Government rejects Vedanta’s bauxite mining plans in Niyamgiri
Move comes after twelve villages in the Niyamgiri hills of Odisha had unanimously rejected the controversial proposal in August 2013
New Delhi: The government has rejected UK mining company Vedanta Resources Plc’s proposal to develop a bauxite mine in a hill in Odisha that is sacred to tribals, reviving the environment versus development controversy in India.
Twelve villages in the Niyamgiri hills of Odisha had unanimously rejected the controversial proposal in August 2013.
A senior government official said the letter of rejection from the environment ministry was issued on 8 January, adding, “After the rejection of the proposal by all the 12 gram sabhas (large village bodies), the ministry had no option other than rejecting the proposal.”
Environment minister M. Veerappa Moily, in an interview published on Thursday in Mint, had said that he had recently approved an official file where all the local panchayats—a council of elected village representatives—said that “we don’t want this project”.
Without naming the Vedanta project, Moily had said that he honoured the decision of the gram sabhas to reject the proposal.
The 12 villages were selected by the Odisha government from among more than 100 in the Niyamgiri hills after a Supreme Court ruling on 18 April 2013.
The Supreme Court, in its order, gave village councils in the Rayagada and Kalahandi districts three months to prepare their reports on whether bauxite mining should be allowed and to what extent.
The government’s rejection is the latest development in a nearly decade-long battle that has pitted the tribals of Rayagada and Kalahandi districts in Odisha against the London-listed mining company run by non-resident Indian billionaire Anil Agarwal.
A Vedanta spokesperson declined to comment.
The rejection by the environment ministry could further disrupt Vedanta’s plans in the mineral-rich state.
It has had to shut down a proposed alumina refinery at Lanjigarh in Kalahandi district after failing to run it at full capacity—of one million tonnes per annum—due to a shortage of bauxite, a key mineral needed to produce alumina.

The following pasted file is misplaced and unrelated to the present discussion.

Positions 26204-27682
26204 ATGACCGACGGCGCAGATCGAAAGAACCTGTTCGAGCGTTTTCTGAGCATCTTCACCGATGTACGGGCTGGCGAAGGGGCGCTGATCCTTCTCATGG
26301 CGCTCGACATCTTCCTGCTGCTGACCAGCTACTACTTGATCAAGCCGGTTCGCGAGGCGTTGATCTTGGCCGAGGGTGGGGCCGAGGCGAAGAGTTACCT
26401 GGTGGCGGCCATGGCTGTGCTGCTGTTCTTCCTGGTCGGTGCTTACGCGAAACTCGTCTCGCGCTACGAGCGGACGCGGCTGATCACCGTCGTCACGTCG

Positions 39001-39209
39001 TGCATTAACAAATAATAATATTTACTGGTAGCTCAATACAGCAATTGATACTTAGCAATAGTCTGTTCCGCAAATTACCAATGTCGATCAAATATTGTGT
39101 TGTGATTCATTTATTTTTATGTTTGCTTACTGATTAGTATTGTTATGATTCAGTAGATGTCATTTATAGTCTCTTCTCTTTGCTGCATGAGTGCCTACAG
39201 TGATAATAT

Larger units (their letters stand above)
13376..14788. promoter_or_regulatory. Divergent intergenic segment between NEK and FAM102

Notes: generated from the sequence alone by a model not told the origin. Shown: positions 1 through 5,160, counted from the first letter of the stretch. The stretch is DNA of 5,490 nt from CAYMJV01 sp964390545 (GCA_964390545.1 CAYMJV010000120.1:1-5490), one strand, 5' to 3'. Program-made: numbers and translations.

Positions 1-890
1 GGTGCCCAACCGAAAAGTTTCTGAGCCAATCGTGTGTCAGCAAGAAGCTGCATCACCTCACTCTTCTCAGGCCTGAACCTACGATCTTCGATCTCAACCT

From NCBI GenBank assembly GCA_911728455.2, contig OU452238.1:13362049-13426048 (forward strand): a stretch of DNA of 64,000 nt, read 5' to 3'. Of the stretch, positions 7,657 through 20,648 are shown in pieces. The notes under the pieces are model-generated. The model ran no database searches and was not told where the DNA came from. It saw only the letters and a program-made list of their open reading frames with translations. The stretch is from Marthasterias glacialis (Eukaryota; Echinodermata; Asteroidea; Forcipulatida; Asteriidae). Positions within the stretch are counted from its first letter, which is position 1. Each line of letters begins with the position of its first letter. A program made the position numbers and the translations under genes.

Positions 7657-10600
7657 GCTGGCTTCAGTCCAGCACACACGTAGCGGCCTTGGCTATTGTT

However, Giriraj Daga, senior research analyst at Nirmal Bang, an institutional brokerage firm, said that Vedanta will source bauxite from outside Odisha. “They have applied for smaller mines in the area, but that will also take time.”
The proposed mine is a joint venture between Vedanta and state-owned Odisha Mining Corp. Ltd. The plan was to develop a bauxite mine in Niyamgiri hills and supply the material to Vedanta’s alumina refinery.
However, Vedanta’s proposal drew international criticism after the local Dongria Kondh and Kutia tribes said their deity Niyam Raja lives in the hills and that the proposed mine will violate their social, cultural and religious rights.
A Supreme Court bench headed by justice Aftab Alam then said the local gram sabhas should consider whether scheduled tribes and traditional forest dwellers in the area had any religious rights or rights of worship over the Niyamgiri hills, and to examine if the proposed mining area would affect the abode of the local deity.
“On the conclusion of the proceeding before the gram sabha determining the claims submitted before it, the MoEF (environment ministry) shall take a final decision on the grant of stage II clearance for the bauxite mining project in the light of the decisions of the gram sabha within two months thereafter,” the court added.
The environment ministry had cancelled stage II forest clearance for using 660.75 hectares of forest land for the proposed mining in August 2010.
On Friday, rights activists hailed the environment ministry’s decision.
Tushar Dash, a researcher with Vasundhara, an Odisha-based not-for-profit organization working on forest rights and conservation, said that the decision had been expected ever since the gram sabhas’ rejection of the mining proposal. “It is a good development, but it is a little delayed. It has been pending for a long time. But better late than never,” he said. “This will strengthen the democratic governance of natural resources and forest people.”
Ritwick Dutta, a lawyer who represented Dongria Kondh tribals in the Supreme Court, agreed: “The decision was a delayed one since it was to be taken within three months, according to the order.”
Congress vice-president Rahul Gandhi, on a visit to Jagannathpur village in Odisha immediately after the environment ministry rejected forest clearance for the Vedanta project in 2010, had promised to take the case of the tribals to the Union government.
“I am your sipahi (soldier) in Delhi,” he said. “Whenever you need me, I will be there for you.”
Ruchira Singh in Mumbai contributed to this story.
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